Reverse Eng. & Nature

E G M (
Mon, 13 Apr 1998 19:56:43 -0700 (PDT)


I'm an engineer (BS, MS and PHD in Mech. Eng.). I believe that most
biologists have a naive appreciation for engineering design although
they seem to practice a lot of reverse eng. (I also work closely with
biologists). By using reverse engineering principles a group of
pirates can "discover" how a specific computer chip was constructed,
for example.
The fact that reverse engineering is applicable to nature in general
should make everyone comfortable with the idea of a designer of
nature. Atheistic evolutionists fix this problem by calling design an
illusion of design and/or by making Natural Selection the designer. I
can't just swallow that as a matter of conscience.

BTW, Moorad seemed to have been quoting Paley, not Behe. Paley made
some pivotal mistakes as Behe states in his book, DBB. Behe does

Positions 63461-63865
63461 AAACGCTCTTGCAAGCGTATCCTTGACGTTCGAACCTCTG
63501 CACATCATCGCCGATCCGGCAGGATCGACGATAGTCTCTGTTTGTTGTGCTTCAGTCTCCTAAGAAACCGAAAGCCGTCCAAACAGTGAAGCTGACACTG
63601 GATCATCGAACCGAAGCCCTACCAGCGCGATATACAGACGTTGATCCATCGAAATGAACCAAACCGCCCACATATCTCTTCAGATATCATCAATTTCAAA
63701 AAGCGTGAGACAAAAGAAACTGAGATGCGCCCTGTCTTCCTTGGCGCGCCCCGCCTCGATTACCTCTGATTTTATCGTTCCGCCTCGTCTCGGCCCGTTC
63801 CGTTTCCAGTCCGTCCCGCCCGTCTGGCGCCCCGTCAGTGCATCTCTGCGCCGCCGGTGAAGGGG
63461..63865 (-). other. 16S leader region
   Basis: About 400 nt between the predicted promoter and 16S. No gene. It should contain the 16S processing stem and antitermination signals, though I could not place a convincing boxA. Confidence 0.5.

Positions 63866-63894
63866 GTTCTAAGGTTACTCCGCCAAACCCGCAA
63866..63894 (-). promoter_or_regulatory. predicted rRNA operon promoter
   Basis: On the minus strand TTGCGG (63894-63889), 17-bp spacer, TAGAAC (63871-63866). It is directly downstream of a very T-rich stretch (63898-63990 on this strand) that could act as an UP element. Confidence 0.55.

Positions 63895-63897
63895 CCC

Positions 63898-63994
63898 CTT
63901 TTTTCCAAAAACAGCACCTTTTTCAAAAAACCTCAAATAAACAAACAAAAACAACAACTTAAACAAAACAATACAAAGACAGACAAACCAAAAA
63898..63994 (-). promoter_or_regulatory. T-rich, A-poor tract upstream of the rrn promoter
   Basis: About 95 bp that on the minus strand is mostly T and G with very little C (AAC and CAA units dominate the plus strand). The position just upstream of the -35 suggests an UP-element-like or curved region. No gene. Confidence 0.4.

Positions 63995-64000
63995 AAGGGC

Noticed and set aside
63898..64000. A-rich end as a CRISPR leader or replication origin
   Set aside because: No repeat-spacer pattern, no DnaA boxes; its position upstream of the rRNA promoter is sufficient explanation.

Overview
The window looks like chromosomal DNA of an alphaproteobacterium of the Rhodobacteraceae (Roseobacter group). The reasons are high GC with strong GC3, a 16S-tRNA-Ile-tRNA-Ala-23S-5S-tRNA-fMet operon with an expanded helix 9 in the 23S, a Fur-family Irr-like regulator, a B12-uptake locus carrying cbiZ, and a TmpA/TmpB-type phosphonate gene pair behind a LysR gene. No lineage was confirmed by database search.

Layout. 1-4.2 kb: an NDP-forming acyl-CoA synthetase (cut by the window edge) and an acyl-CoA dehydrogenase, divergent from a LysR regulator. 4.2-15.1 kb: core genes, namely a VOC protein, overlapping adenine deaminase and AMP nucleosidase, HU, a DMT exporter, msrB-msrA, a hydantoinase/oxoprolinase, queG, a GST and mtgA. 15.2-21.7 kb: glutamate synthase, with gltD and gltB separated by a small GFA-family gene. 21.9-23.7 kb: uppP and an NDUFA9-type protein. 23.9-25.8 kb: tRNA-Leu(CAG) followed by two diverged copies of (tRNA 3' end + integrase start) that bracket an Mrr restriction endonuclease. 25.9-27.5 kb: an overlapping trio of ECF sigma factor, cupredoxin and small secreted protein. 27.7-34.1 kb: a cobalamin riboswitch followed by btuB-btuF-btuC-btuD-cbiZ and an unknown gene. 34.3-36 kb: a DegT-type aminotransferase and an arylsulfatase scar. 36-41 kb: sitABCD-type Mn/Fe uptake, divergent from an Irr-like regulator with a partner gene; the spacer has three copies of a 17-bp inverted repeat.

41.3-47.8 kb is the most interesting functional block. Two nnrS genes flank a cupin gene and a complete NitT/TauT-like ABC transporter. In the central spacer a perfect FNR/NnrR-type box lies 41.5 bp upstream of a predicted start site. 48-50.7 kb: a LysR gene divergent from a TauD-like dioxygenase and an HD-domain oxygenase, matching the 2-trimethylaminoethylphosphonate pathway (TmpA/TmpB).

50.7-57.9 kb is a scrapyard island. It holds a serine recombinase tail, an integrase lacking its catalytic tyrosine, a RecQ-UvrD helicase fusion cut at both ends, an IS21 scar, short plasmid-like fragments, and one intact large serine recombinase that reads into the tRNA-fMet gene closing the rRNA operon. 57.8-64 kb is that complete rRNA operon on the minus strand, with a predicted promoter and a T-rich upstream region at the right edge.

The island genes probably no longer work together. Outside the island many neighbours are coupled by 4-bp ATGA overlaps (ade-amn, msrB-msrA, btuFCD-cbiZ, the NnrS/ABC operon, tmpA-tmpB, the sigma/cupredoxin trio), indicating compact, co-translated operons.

touch on the matter of the identity of the designer and on religion
(last chapter ?). I think it was smart of him not to dig to deep in
that particular subject. 1) He is not a theologian, 2) diverts
attention away from the important matter, and 3) would invite
(diverting) criticism on the theology and not on the science.

Behe will be forever criticized, I believe, in either case, whether he
states who he "believes" the creator is or not - isn't that the case
Dr. Van Till? But after a good close and honest look at his
scientific presentation of some simple but very complex biosystems, it
is difficult to walk away without meditating on the potentiality of a
designer with a mind, not mindless. I also have a minor in control
engineering, and I can tell you that the biofeedback/biofeedforward
blood clotting process Behe described is a beauty, and complex enough
for any clever "designer" (I'm talking about human designers here), it
is just too incredible for an engineer to accept that this kind of
control structure just sort of happened in nature. And this marvel,
as we all know, it is just the tip of the iceberg.

May be it is time to require graduate biology students to take a few
eng. courses and vice versa, at least it will instill some



"in ipso enim vivimus et movemur et sumus sicut"

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